While it may be a relief to some that the IRS has extended the deadline for filing tax returns to July 15, the decision has prolonged the timeframe that individuals and businesses are susceptible to tax season-related cybercrime. From now until tax season comes to a close, cybercriminals will be on the prowl for tax-related identify theft. Tax season is primetime for scammers and other malicious actors who want to take advantage. The 2017 Identity Fraud Study revealed that the identity fraud incidence rate increased by sixteen percent, a record high since Javelin Strategy & Research began tracking identity fraud in 2003. Hackers are devious and constantly looking for ways to filch your personal information.

Cybersecurity experts warn that small and medium businesses, including sole proprietors, are highly targeted for tax season cybercrime. The IRS provides taxpayers with guidance on ways to protect their financial data online. The IRS published its Identity Theft Central page, an exceptional resource to help individuals, qualified tax professionals and organizations to achieve security. Lucky for you, we put together some tips to make sure you avoid tax season scams.

Security Tips to Keep in Mind During Tax Season

  1. Do Not Click on Suspicious Links

This is a required security practice for anyone seeking to prevent the next cyberattack or data breach. Individuals can prevent malware and phishing attacks by not clicking on any link or opening any file attachment on an unsolicited email. A common scenario is when hackers send fake emails, purportedly from your boss, demanding all employee W-2 data, from HR and accounting. It often requires the target to click on a malicious link. Remember not to fall for it, but instead contact your HR department directly to solve the issue.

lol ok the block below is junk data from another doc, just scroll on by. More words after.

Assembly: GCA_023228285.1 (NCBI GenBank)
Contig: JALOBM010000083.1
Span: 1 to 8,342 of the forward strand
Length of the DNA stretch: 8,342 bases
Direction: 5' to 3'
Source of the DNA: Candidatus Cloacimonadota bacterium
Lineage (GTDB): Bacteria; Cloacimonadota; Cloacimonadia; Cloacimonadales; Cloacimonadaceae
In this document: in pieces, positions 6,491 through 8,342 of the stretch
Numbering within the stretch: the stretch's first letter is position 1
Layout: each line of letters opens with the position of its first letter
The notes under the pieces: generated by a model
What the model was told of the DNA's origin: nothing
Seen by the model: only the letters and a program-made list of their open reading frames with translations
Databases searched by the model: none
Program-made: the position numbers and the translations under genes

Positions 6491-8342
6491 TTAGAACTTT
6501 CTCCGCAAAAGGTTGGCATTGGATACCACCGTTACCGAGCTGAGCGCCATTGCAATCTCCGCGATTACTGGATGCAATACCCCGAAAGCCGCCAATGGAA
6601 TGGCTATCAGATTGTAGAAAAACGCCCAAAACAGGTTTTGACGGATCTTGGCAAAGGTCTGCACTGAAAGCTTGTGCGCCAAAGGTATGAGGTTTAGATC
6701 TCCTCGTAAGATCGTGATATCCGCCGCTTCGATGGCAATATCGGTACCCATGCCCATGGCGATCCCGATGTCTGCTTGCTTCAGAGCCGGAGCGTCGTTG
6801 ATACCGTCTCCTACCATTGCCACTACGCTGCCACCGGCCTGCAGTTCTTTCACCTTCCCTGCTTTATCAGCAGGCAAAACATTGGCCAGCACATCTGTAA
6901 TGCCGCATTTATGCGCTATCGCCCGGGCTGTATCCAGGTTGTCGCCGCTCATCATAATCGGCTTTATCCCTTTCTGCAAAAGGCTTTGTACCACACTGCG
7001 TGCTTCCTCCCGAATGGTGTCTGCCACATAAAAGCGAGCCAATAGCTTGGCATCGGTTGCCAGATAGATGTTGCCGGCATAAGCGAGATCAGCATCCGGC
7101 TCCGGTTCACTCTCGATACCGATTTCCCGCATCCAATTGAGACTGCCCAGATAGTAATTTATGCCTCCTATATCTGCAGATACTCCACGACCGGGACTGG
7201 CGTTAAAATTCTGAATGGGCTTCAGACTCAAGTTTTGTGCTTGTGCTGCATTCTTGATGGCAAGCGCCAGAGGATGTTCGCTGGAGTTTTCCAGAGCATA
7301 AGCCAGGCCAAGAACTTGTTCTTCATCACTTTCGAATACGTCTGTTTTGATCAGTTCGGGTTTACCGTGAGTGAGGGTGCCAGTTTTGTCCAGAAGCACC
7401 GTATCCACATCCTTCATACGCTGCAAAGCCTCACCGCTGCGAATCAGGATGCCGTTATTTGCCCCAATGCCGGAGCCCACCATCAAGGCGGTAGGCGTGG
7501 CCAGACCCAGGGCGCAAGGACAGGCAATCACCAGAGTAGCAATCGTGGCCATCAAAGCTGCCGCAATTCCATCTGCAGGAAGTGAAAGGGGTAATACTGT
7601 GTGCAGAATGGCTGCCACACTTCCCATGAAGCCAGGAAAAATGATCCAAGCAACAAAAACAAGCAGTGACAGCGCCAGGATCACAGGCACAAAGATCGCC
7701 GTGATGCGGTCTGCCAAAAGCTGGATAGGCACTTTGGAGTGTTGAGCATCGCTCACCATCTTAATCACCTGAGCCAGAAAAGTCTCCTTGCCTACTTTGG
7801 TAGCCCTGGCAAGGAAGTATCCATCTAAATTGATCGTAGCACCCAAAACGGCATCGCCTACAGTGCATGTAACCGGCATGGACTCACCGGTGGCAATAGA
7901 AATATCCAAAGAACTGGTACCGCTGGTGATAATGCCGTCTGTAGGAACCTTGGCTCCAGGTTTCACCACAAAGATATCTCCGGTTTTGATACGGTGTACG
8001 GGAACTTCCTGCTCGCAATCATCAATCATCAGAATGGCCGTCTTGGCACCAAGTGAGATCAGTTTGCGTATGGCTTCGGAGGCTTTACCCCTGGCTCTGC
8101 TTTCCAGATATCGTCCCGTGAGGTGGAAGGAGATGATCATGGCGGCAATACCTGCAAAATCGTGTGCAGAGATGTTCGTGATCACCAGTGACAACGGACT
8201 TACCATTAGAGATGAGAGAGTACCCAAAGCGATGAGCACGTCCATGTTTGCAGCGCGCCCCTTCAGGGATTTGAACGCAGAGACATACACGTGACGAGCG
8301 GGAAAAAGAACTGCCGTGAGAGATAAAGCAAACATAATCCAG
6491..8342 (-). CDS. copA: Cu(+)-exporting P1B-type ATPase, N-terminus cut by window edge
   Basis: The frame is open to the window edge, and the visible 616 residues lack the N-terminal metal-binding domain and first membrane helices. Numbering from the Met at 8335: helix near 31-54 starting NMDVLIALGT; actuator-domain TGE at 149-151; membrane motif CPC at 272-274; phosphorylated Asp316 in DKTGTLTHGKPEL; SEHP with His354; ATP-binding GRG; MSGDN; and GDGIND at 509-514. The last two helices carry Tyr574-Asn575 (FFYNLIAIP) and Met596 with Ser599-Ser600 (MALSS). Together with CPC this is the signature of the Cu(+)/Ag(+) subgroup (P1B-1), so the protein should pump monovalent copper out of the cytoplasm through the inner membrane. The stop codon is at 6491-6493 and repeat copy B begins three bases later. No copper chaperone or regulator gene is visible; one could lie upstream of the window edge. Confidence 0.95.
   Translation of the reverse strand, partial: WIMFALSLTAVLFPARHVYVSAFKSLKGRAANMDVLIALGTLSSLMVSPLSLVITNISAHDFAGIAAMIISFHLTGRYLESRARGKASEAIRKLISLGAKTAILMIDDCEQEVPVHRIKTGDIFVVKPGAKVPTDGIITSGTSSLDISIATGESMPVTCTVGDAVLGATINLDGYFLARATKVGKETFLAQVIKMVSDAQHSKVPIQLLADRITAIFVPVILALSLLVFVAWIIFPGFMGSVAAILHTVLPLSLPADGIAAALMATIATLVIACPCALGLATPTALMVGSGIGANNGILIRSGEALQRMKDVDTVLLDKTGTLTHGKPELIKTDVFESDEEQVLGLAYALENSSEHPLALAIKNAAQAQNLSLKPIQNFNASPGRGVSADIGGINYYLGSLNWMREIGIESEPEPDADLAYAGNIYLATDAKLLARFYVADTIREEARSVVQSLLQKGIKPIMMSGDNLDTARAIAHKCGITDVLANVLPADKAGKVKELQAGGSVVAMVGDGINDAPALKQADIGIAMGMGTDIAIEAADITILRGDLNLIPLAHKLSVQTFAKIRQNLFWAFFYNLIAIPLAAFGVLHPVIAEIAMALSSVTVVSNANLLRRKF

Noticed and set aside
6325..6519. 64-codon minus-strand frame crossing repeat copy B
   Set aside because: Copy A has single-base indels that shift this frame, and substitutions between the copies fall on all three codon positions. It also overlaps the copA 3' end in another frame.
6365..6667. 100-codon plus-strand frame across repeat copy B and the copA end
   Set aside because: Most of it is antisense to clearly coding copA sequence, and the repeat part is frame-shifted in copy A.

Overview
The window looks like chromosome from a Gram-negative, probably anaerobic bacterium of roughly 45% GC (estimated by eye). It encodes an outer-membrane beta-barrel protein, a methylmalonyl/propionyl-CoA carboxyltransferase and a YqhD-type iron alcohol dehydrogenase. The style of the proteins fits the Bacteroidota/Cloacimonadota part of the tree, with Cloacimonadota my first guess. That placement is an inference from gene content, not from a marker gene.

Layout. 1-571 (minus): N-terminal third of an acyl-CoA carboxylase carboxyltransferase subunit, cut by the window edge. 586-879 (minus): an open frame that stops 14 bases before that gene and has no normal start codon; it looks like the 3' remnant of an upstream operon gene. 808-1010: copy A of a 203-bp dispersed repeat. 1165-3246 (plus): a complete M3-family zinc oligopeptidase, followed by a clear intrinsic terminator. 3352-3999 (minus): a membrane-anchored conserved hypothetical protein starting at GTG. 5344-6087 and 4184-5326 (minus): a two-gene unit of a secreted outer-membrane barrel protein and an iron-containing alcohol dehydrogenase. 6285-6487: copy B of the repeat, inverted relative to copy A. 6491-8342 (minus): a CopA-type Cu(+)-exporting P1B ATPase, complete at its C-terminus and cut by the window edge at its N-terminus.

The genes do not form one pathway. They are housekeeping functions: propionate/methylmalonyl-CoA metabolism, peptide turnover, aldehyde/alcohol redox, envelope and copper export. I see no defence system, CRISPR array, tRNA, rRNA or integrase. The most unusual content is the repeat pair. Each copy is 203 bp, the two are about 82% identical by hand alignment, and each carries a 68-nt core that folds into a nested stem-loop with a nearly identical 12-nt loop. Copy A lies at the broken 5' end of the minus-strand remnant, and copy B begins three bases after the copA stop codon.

1. Do not open attachments from questionable email accounts

It is crucial you never open attachments from questionable email accounts. Phishing attacks occur when cybercriminals use fake emails and websites to steal personal data. The IRS normally does not email individuals to ask for personal information. Instead of replying to an email supposedly from the IRS, verify your sources and call the agency. A representative will authenticate whether or not the IRS is attempting to reach out to you.

  1. Make sure your passwords are strong

Always use strong passwords. Don’t forget this rule of thumb and it’s a very important one: never share your passwords with anyone. Your passwords should be difficult to recreate. If your passwords are too short or effortless to guess, you are pretty much giving your information to hackers. Longer passwords and those that merge capital with lowercase letters, and numbers and symbols offer a higher security level.

  1. Protect your computer

Apply anti-malware, antivirus software, and other tools to uncover and filter out risks. These solutions won’t cover everything, but they can help detect and block many tax breaches. Update your software on all devices, including security software and operating systems. With up-to-date software you will have defenses against the latest and emerging threats that malicious actors use to steal login information.